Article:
Many UK armed forces’ veterans are suffering from the effects of military trauma but are going without any official diagnosis or help, according to a new survey.
Unknown and untreated, this ‘shadow’ population receives no appropriate medical or counselling support, says charity PTSD Resolution - www.ptsdgive.co.uk. These veterans may number as many as are diagnosed with PTSD through the NHS and healthcare organisations for former servicemen and women.
The latest findings are from a new survey by charity PTSD Resolution, and are a major concern for security industry and other employers.
The charity has a national network of 200 counsellors to help forces’ veterans suffering from military trauma. Resolution successfully treats eight out ten veterans who complete its programme of counselling, it says, but has been turned down for support by Government, NHS and the established forces’ charities and is running out of funds from voluntary donations, says Piers Bishop, director of counselling.
Key findings of the survey are:-
1. Half of respondents suffering from the symptoms of military trauma – which include nightmares, flashbacks and episodes of anger or terror – have no diagnosis of PTSD, whilst the other half do.
2. The distribution of symptoms is the same in the diagnosed and undiagnosed groups: they appear to be suffering to the same degree. So in the case of those with a diagnosis, treatment has either not been provided or has not worked effectively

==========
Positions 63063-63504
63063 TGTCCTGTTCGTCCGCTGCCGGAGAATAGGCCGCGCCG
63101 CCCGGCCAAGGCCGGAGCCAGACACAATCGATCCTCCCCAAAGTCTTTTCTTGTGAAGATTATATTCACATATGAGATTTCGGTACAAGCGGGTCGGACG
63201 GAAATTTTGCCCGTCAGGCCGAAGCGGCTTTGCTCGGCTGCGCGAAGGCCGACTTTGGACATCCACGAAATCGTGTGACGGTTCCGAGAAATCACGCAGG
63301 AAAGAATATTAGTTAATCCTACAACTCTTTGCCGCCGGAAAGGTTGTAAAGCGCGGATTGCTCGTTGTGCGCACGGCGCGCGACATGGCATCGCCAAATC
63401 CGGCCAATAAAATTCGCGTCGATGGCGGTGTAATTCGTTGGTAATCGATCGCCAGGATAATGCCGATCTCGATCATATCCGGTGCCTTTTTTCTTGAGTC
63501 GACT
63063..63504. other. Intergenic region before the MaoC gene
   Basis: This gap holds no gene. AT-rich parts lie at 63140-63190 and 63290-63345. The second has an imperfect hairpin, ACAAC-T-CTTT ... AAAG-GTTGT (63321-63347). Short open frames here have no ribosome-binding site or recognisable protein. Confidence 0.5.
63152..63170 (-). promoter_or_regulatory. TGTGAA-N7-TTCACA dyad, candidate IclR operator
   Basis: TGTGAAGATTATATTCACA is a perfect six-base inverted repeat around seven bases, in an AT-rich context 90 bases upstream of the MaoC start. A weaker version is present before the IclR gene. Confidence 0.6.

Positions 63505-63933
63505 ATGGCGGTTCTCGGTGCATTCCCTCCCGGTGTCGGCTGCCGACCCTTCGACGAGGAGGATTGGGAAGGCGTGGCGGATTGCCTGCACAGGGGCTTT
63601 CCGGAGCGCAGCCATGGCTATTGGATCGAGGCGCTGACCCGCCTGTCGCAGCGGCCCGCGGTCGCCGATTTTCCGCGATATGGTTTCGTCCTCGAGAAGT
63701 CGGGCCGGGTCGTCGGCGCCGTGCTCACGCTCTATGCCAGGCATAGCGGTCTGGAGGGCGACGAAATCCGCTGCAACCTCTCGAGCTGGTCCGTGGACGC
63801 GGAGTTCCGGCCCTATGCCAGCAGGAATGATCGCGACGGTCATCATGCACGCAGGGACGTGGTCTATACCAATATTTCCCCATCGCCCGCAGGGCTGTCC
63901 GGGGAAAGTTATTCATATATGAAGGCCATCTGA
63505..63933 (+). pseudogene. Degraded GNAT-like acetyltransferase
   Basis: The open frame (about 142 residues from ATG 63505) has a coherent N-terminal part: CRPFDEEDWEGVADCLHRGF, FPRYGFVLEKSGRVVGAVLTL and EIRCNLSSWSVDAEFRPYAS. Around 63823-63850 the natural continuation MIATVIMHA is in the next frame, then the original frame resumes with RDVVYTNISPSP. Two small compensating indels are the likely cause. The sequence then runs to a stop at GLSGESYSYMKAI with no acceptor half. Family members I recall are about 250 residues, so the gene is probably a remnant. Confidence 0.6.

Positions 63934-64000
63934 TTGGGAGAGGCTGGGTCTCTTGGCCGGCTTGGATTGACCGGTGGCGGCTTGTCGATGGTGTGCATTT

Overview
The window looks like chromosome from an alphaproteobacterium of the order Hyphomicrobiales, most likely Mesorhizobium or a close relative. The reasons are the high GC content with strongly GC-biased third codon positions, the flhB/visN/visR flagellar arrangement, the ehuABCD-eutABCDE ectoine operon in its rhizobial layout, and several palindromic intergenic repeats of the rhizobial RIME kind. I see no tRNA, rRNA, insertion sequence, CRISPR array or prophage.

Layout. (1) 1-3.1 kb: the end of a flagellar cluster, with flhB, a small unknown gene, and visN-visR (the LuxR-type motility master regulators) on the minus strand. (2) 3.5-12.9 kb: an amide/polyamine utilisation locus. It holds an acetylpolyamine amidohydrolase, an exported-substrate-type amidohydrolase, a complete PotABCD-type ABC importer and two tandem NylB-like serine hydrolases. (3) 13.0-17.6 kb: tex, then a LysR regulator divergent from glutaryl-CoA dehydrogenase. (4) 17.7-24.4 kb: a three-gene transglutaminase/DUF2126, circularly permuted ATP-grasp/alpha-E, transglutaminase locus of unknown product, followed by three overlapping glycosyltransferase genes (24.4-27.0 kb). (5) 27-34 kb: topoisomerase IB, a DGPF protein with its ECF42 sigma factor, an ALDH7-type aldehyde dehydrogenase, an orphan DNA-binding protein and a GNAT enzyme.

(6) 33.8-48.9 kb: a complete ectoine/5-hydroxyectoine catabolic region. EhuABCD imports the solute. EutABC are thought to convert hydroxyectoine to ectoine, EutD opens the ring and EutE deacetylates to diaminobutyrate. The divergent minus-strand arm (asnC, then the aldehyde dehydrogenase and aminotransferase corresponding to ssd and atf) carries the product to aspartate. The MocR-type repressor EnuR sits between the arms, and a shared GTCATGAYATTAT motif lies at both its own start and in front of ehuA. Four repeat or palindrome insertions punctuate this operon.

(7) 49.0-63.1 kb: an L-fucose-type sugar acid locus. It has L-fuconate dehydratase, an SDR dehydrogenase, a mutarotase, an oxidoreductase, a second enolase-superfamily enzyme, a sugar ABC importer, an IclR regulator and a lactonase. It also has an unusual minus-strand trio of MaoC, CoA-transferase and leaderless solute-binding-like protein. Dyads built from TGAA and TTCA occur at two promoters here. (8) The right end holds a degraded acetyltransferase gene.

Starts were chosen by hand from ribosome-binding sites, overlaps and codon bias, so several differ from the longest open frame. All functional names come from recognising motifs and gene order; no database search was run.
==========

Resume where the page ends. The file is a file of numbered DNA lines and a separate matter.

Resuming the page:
3. The undiagnosed group have suffered symptoms for an average of 15 years. Many have had meetings with medical practitioners but still never received a diagnosis or an offer of treatment. They are more likely to drink above guideline levels, and to have a diagnosis of alcohol dependency
4. The PTSD diagnosed group are highly likely to have other diagnoses, generally for depression and other anxiety disorders
5. All those with either a diagnosis or with probable PTSD are significantly more likely to have suicidal thoughts than those veterans with a sub-clinical level of post-traumatic stress.
Piers Bishop assesses the results of the survey:
“ The diagnosed group are persistent enough, or have social support, or have sufficiently severe symptoms to get a diagnosis of PTSD. The second group may not wish to acknowledge they have a problem perhaps, or do not have social support to go through the pathways to diagnosis: some we have found do not leave their room, or just find it easier or less frightening or humiliating to go to the pub, and attempt to self-manage their symptoms with alcohol.”
There is a population of veterans that are desperate for help with the effects of trauma, concludes Bishop: disturbingly, even the help that is available is often inadequate
“ Unlike with the PTSD support generally available to veterans, PTSD Resolution can offer help that is fast, with an average of just five counselling sessions required on an outpatient basis. No referrals are needed. We’re a very lean organisation: there are no salaried staff or premises. But our funds are running out and the future is very uncertain for the charity - and the veterans we have yet to help.”
The PTSD Resolution survey received completed replies from 472 respondents. The survey can be found at www.ptsdresolution.org/survey.html. It included an IES-E, a self-rating scale for post-traumatic stress.